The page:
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Evidence for a third genetic locus causing familial hypercholesterolemia. A non-LDLR, non-APOB kindred.

Haddad, L; Day, IN; Hunt, S; Williams, RR; Humphries, SE; Hopkins, PN; (1999) Evidence for a third genetic locus causing familial hypercholesterolemia. A non-LDLR, non-APOB kindred. J Lipid Res , 40 (6) 1113 - 1122. Gold open access

Abstract

Monogenically inherited hypercholesterolemia is most commonly caused by mutations at the low density lipoprotein receptor (LDLR) locus causing familial hypercholesterolemia (FH) or at the apolipoprotein B (APOB) locus causing the disorder familial defective apoB (FDB). Probands from 47 kindreds with a strict clinical diagnosis of FH were selected from the Cardiovascular Genetics Research Lipid Clinic, Utah, for molecular genetic analysis. Using a combination of single-strand conformation polymorphism (SSCP) and direct sequencing, 12 different LDLR gene mutations were found in 16 of the probands. Three of the probands were carriers of the APOB R3500Q mutation. In five of the remaining 28 pedigrees where no mutation had been detected, samples from enough relatives were available to examine co-segregation with the LDLR region using the microsatellite marker D19S221, which is within 1 Mb centromeric of the LDLR locus, and D19S394, sited within 150 kb telomeric of the LDLR locus. In four of the families there was strong evidence for co-segregation between the LDLR locus and the phenotype of hypercholesterolemia, but in one large family with 18 living affected members and clear-cut bimodal hypercholesterolemia, there were numerous exclusions of co-segregation. Using length polymorphic markers within and outside the APOB gene, linkage of phenotype in this family to the APOB region was similarly excluded. In this large family, the degree of hypercholesterolemia, prevalence of tendon xanthomata, and occurrence of early coronary disease were indistinguishable from the other families studied. In summary, the data provide unequivocal evidence that a third locus can be etiological for monogenic familial hypercholesterolemia and should be reinvigorating to research in this field.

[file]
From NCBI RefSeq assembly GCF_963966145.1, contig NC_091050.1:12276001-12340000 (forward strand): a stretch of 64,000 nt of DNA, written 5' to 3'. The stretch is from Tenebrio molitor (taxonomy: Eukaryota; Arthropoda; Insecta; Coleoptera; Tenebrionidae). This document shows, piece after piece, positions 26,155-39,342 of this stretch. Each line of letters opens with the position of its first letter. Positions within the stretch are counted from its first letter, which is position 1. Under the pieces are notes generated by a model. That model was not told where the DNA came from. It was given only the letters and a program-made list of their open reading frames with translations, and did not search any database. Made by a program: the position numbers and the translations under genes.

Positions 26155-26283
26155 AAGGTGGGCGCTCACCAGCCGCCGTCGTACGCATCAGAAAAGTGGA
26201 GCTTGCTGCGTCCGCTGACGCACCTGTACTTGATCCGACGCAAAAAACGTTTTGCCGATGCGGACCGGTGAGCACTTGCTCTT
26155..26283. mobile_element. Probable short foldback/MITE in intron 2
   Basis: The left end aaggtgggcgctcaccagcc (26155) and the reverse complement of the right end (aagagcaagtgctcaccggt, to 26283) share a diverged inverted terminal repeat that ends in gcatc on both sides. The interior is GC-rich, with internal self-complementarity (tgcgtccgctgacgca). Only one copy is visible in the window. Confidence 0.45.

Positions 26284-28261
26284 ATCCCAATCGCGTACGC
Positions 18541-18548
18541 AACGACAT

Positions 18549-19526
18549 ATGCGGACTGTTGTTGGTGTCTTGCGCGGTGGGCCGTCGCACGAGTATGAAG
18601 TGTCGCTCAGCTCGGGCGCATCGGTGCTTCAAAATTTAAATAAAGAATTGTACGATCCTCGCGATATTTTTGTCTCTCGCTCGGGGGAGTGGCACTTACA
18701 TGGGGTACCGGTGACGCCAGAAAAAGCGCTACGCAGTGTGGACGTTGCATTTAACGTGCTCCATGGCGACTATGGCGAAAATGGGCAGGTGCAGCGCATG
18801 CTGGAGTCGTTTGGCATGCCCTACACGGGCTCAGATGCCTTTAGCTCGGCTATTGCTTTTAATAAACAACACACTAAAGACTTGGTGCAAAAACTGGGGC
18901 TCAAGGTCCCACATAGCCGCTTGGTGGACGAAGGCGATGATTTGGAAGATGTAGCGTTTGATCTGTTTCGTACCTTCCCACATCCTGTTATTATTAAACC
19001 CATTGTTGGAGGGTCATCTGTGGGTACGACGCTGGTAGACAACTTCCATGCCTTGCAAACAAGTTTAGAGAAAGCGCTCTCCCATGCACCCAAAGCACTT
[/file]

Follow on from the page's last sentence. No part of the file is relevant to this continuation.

Type:Article
Title:Evidence for a third genetic locus causing familial hypercholesterolemia. A non-LDLR, non-APOB kindred.
Location:UNITED STATES
Open access status:An open access publication
Publisher version:http://www.jlr.org/papbyrecent.shtml
Language:English
Keywords:Adolescent, Adult, Aged, Apolipoproteins B, Child, Female, Genetic Linkage, Genotype, Humans, Hypercholesterolemia, Male, Microsatellite Repeats, Middle Aged, Mutation, Pedigree, Polymerase Chain Reaction, Polymorphism, Single-Stranded Conformational, Receptors, LDL, Sequence Analysis, DNA
UCL classification:UCL > School of Life and Medical Sciences > Faculty of Population Health Sciences > Institute of Cardiovascular Science

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